Age-related differences in attentional networks of alerting and executive control in young, middle-aged, and older Chinese adults.Brain Cogn. 2011 Mar; 75(2):205-10.BC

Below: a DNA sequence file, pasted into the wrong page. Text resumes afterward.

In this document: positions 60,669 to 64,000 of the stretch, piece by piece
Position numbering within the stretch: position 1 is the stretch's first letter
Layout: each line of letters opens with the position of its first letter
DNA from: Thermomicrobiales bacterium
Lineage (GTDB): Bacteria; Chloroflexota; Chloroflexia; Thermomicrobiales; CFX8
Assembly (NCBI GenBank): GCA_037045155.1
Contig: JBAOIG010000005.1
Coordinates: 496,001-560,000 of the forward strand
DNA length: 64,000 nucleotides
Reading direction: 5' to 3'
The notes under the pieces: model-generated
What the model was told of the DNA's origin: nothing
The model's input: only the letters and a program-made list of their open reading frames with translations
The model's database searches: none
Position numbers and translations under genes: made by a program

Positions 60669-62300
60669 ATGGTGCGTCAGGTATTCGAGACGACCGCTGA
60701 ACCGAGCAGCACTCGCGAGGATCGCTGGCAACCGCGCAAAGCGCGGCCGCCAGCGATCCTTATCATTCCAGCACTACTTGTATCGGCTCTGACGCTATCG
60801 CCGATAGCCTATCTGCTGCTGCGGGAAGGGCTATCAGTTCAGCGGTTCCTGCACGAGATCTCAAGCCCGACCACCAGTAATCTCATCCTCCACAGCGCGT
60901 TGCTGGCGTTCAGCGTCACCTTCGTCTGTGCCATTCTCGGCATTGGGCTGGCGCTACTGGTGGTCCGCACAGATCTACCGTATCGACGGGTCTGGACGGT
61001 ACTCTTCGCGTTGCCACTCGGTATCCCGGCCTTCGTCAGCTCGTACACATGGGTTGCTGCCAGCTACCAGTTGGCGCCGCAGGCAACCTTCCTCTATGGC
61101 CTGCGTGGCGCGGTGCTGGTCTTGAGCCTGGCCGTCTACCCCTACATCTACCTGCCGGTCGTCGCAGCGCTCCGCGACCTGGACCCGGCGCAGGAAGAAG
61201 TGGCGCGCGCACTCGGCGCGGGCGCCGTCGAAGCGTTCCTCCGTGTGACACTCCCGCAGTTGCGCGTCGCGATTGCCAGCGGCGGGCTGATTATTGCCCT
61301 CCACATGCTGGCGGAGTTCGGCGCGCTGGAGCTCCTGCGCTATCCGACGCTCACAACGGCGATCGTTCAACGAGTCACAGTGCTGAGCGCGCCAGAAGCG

Previous studies suggest that aging is associated with impairment of attention. However, it is not known whether this represents a global attentional deficit or relates to a specific attentional network. We used the attention network test to examine three groups of younger, middle-aged, and older participants with respect to the efficiency of three anatomically defined attentional networks: alerting network, orienting network, and executive control network. Age-related change was found to have the greatest effect on the executive network and the least effect on the alerting network as well as on overall mean response time. Impairment of the orienting network was found to be insignificant. Age-related deterioration of the prefrontal lobe, the dopaminergic system, and function of specific genes may explain the age-related changes in executive attention, which occur after the fourth decade of life.